CMU School of Drama

Friday, September 30, 2016

Stage reviews: 'Imaginarium' a grand escape; The Rep 'wigs out'

Pittsburgh Post-Gazette: Finding the Imaginarium proved much easier than leaving it.

The elaborate escape-room challenge by Bricolage Productions and ScareHouse requires full-tilt brain power, a game-for-anything spirit and, for Pittsburghers, a trek to Harmarville, where a sprawling single-story building is clearly marked with “Enter the Imaginarium” signs.

9 comments:

Tahirah Agbamuche said...

I thought these were both shows, but in reality, only one was an actual show. Imaginarium, is actually an experience! I’ve heard of similar instances of activities like this. As a theatre major, I get a rush from problem solving. I feel like the imaginarium would stimulate the experience. I’d even go as far to say that this would be a brilliant school of drama field trip! I wouldn’t doubt we would all learn from this. Group trip or not, this is certainly something I’d like to try, because I’ve never heard of an imaginarium. Shifting to “Wig Out” I have heard nothing but raving reviews for the show. The costume work, is extremely impressive.

Jamie Phanekham said...

I love that we are talking about escape rooms on the blog! They are extremely theater oriented, and my paint charge's boyfriend who used to be a TD, now designs escape rooms. He takes fascinating ideas like this and implements them in challenging, story-oriented ways. I have never been to one, but I would absolutely love to, knowing the incredible design and story work that go into them. I love that the company's name is Bricolage. That's perfect, since bricolage is a French term for collage of the arts. Which works for them since like a theater, they need to combine things like pyrotechnics, scenic and sound. I think I would like to do this one, have my experience with other CMU kids in the Burgh. I would be afraid to not get out and be embarassed. But this one seems so cool it wouldn't exactly matter if I got out or not. also this one seems less scary. "Imaginarium" is a better title than like a murder room.

Sasha Schwartz said...

There has been a lot of talk lately of escape rooms as an extremity of interactive theatrical experiences. I’ve personally never been to one, but I’ve heard a lot about the ones around Pittsburgh, particularly those during the month of October for the Halloween season. In addition, one of the arcade boxes last year was very much a twist on the escape-the-room idea (The Murder of Abigail Fletcher). I’m definitely more intrigued by the idea of a brain- teaser- inspired escape room than the haunted-house inspired escape rooms as someone who is very easily scared (and screamed all the way through Abigail Fletcher at the end of last year). I think it’s also more interesting to think of how, like the article states, escape rooms are able to maintain a mysterious vibe and make people use their brain power and think collaboratively as a group as opposed to just scaring the crap out of people. I just saw Wig Out last weekend and loved it; it was very cool seeing people from CMU performing in such a unique show. I thought the scenery and costumes were very colorful and inviting, and I loved the comparison between this relatively modern- day drag culture and shakespearian dramas with the “greek chorus” of the fates. I thought it danced the line well between drama and comedic musical with serious themes.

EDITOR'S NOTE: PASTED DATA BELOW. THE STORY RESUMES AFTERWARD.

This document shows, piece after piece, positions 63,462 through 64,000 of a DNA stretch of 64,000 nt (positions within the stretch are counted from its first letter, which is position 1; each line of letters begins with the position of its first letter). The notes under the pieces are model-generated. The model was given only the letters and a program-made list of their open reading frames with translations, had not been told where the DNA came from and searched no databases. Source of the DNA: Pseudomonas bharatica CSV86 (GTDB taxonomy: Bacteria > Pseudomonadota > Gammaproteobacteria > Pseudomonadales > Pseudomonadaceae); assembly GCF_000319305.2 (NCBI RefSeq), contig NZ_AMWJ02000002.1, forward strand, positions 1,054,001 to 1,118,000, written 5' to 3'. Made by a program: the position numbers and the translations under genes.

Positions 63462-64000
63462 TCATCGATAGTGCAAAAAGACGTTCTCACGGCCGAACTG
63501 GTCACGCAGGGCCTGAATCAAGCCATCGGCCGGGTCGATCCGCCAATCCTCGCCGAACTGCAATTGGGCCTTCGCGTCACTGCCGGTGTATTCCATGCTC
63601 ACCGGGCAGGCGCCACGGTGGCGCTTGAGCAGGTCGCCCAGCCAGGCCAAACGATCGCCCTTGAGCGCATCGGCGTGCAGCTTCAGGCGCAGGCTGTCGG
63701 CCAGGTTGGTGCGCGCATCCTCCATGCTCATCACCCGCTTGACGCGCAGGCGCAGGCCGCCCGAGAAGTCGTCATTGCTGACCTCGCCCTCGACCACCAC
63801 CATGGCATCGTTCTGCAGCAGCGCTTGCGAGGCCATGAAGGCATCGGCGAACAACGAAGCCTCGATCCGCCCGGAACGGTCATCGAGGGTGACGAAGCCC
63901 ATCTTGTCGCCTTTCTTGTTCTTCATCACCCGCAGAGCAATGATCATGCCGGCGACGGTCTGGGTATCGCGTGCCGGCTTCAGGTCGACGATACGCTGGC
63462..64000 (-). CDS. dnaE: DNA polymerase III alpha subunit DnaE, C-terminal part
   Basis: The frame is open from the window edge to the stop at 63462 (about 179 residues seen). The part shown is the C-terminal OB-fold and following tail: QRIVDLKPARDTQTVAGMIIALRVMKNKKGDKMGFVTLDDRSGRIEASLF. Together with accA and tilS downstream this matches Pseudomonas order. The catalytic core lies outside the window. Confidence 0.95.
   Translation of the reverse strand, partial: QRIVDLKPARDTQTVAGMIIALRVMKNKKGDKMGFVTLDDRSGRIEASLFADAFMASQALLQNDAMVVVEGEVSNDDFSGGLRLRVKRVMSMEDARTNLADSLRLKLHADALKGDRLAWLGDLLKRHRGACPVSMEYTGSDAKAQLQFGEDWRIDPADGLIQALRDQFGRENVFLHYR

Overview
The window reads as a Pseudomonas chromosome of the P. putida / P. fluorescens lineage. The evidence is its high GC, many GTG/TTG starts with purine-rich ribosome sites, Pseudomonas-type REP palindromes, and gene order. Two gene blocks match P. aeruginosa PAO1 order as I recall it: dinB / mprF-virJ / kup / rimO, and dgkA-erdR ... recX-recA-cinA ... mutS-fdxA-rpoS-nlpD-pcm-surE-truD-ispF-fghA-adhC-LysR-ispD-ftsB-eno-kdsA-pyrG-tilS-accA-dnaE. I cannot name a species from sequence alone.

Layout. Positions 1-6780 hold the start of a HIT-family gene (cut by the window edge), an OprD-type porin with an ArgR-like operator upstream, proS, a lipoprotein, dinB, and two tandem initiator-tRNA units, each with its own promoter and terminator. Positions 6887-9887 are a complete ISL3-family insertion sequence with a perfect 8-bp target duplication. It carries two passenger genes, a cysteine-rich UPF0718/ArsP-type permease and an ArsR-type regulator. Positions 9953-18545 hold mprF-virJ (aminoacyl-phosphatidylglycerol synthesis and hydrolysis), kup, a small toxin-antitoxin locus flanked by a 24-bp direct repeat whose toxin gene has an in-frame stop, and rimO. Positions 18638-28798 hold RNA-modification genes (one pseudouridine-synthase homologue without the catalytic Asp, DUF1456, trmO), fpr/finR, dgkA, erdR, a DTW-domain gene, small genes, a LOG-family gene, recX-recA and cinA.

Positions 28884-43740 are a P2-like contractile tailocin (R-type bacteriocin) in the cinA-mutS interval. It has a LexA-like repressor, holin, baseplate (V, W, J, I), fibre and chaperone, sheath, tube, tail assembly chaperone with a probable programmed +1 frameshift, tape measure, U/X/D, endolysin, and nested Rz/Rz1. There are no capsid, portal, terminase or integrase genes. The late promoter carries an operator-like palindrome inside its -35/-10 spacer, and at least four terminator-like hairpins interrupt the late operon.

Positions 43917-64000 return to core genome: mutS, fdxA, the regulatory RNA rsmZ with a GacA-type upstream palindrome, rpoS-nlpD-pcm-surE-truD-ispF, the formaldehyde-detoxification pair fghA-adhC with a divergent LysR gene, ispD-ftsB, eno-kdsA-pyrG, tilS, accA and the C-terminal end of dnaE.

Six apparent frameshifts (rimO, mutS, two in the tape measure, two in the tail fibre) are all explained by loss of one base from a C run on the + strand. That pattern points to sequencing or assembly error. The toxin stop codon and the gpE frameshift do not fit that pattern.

Kelly Simons said...

I love escape rooms! I’ve tried a couple in my old town, except we were never able to escape, it always seems like we were so close to solving it and then, of course, time was up. I’d love to actually solve an escape room, I wish I could be given as much time as needed in order to solve it. I’d also like to be a part of this design team; coming up with all of the different puzzles and hints that help solve the room sounds incredibly interesting. I also really like that this escape room is theatre themed, I wonder if it would lend some advantage to a theater person to try and solve it. Working as part of a group is key in these situations, I think it would be good for a design team or for the people of PTM to try and solve one, it’s always really fun!

Liz said...

The title made me think there's some correlation between the escape room and the wig out....
I saw Wig Out at the Pittsburgh Rep and it was amazing. I was completely fascinated by Eric's dream of finding and exploring gender identity. Maybe socially imposed gender identity is a room that we all need to escape.